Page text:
Delphi provides excellent tools for building business and database applications. It provides less for the sciences in the way of number crunching and data visualization. It is, however, possible to extend the Delphi tool pallet and we are currently in the process of writing and testing a collection of Delphi components, Science Tools, that make it easy for students to quickly perform many data analysis and visualization tasks.
Science Tools are distributed in compiled Delphi Component Units, i.e., DCU files. Copy these components into your Delphi LIB directory and read the Borland Delphi manual for instructions on how to add these components to your tool pallet. The parser and the ThreeD/Contour plotting component that have been incorporated into these utilities are based, in part, on the CUPS utilities written by William MacDonald and Jaroslaw Tuszynski as part of the CUPS Project. The CUPS project was funded by the National Science Foundation and the CUPS Utilities are freely available for unrestricted noncommercial production and distribution of programs. Users who which to write programs for commercial distribution should contact the publisher of the CUPS series, John Wiley and Sons.
Science Tools DCU files may be downloaded for personal non-commercial use by instructors who are employed at and students who are enrolled in accredited educational institutions. Licenses allowing Science Tools to be used in a course my be granted at ZERO COST by contacting Wolfgang Christian, Physics Department, Davidson College, Davidson, NC 28036. Contact Wolfgang Christian if you require Science Tools source code for special applications.
It is our intention to provide documentation for Science Tools using the standard Windows help file format and on line using HTML. As is often the case, documentation lags behind the development of the software. Please feel free to ask questions about the syntax of a particular Science Tool method. Send suggestions and bug reports to Wolfgang Christian at Davidson College.
We have converted the Windows HELP FILE for Science Tools into HTML hypertext. The conversion is not perfect but you can now use your browser to look up Science Tools syntax and sample code. The best documentation for the tools may be the mini-apps that demonstrate how we use the tools for various programming exercises in our computational physics course.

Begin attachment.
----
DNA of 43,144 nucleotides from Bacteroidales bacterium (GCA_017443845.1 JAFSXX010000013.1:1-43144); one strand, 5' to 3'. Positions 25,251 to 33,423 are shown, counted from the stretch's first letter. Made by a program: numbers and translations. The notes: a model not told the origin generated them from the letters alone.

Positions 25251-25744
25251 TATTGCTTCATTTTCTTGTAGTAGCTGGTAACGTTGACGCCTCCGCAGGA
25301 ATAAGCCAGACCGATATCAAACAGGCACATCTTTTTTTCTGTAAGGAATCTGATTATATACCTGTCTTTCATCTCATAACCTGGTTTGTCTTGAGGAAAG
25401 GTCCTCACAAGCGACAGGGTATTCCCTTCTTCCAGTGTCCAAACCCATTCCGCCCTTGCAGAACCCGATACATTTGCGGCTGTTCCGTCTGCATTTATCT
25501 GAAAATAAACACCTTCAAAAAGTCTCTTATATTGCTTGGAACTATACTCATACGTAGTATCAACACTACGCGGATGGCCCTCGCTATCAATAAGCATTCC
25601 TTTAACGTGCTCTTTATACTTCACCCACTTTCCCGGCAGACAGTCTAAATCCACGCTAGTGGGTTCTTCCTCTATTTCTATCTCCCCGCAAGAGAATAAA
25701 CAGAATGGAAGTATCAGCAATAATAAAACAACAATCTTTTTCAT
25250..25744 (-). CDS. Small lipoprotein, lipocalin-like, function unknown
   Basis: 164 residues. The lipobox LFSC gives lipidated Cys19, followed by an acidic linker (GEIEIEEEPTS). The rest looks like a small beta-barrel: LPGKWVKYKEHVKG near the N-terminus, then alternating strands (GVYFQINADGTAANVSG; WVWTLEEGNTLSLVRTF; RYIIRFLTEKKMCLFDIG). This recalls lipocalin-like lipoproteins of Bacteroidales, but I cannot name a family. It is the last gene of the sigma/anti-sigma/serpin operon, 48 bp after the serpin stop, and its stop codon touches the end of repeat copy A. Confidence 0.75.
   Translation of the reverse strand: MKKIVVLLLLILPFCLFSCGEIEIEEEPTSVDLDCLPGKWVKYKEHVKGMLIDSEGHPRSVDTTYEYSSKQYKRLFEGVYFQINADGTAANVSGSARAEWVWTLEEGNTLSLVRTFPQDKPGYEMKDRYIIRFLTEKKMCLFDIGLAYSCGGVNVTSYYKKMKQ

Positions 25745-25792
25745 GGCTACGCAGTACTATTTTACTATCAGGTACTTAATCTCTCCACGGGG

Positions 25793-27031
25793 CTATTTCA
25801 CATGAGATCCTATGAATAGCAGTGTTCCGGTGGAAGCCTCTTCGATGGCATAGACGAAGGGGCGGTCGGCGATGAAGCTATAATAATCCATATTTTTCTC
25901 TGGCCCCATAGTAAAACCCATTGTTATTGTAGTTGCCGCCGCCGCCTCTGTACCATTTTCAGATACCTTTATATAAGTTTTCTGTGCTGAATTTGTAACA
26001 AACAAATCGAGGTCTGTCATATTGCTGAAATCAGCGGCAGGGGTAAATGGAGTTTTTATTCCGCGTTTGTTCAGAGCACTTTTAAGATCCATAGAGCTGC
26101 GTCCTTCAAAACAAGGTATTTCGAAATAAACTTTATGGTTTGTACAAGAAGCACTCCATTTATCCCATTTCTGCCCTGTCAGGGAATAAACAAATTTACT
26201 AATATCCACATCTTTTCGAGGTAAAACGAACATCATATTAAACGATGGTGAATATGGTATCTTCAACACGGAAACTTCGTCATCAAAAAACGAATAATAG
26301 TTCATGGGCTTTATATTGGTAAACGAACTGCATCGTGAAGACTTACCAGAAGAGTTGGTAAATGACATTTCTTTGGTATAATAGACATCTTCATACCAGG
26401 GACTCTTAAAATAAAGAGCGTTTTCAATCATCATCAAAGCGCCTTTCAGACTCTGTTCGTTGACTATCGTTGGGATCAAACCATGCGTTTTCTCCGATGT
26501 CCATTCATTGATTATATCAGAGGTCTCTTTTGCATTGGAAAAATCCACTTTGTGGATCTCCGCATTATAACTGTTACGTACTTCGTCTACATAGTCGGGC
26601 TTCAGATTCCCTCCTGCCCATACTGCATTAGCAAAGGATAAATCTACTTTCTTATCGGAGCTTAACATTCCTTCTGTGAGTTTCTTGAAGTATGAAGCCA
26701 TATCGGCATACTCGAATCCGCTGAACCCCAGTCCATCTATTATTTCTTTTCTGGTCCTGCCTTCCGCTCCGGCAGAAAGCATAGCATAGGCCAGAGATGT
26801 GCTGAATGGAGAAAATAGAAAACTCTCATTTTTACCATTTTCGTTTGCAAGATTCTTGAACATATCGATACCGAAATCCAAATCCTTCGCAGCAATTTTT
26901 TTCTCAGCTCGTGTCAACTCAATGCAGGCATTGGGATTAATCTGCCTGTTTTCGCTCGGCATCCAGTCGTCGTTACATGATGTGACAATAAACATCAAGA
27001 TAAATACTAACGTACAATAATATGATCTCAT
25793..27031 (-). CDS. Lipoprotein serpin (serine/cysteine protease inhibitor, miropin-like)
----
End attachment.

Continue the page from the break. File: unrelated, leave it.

|SciTools.ZIP||The complete package of libraries (*.DCU), forms (*.FRM), and help (*.HLP) files.|
|SciTools.HLP||The help files in case you want to browse. You will need the Win 95 help reader. Get the table of contents too.|
|SciTool3.HLP||The Windows 3.1 version of the help file. Use only as a last resort!|
|SciTools2.ZIP||The complete package of libraries (*.DCU), forms (*.FRM), and help (*.HLP) files.|
|SciTools3.ZIP||The complete package of libraries (*.DCU), forms (*.FRM), and help (*.HLP) files.|
Science Tools are Object Oriented Components that perform common data analysis and visualization tasks with a minimal amount of code. For example, a programmer can drag the SGraph component from the Delphi toolbar, size and position it on the screen using the mouse, and write the following code to produce a graph of a sin function:
var i:Integer; x,y:Double; begin for i:=0 to 1023 do begin x:=4*Pi*i/1023; y:=Sin(6*Pi*x); Graph.RegisterDatum(1,x,y); end; Graph.Invalidate; end;
The SGraph object will plot the data to fit using automatic scaling. The SGraph object is smart enough to "remember" that data so that it will repaint the window as required by the operating system. In addition, the user can right click on the graph at runtime to view the data and change the display properties.
A slightly more extensive code fragment that plots two data series is shown below along with the resulting graph. The first series, a Gaussian, is plotted in blue. The second series, random data points, is shown using red triangles. Each series is first cleared to remove old data old data from the graph object. The drawing styles is set and each data point is then registered with the graph object to produce the desired result. This following sample code fragment was extracted from the SciTools.hlp Windows help file.
var i:Integer;x,y:Double; begin Graph.ClearSeriesData(5); Graph.SetSeriesStyle(5,clBlue,True,none); Graph.ClearSeriesData(6); Graph.SetSeriesStyle(6,clRed,False,Triangle); for i:=0 to 100 do begin x:=i/10; y:=exp(-Sqr(x-5)); Graph.RegisterDatum(5,x,y); y:=y+Random(1000)/10000; Graph.RegisterDatum(6,x,y); end; Graph.Invalidate; end;
Copyright © 1996 Wolfgang Christian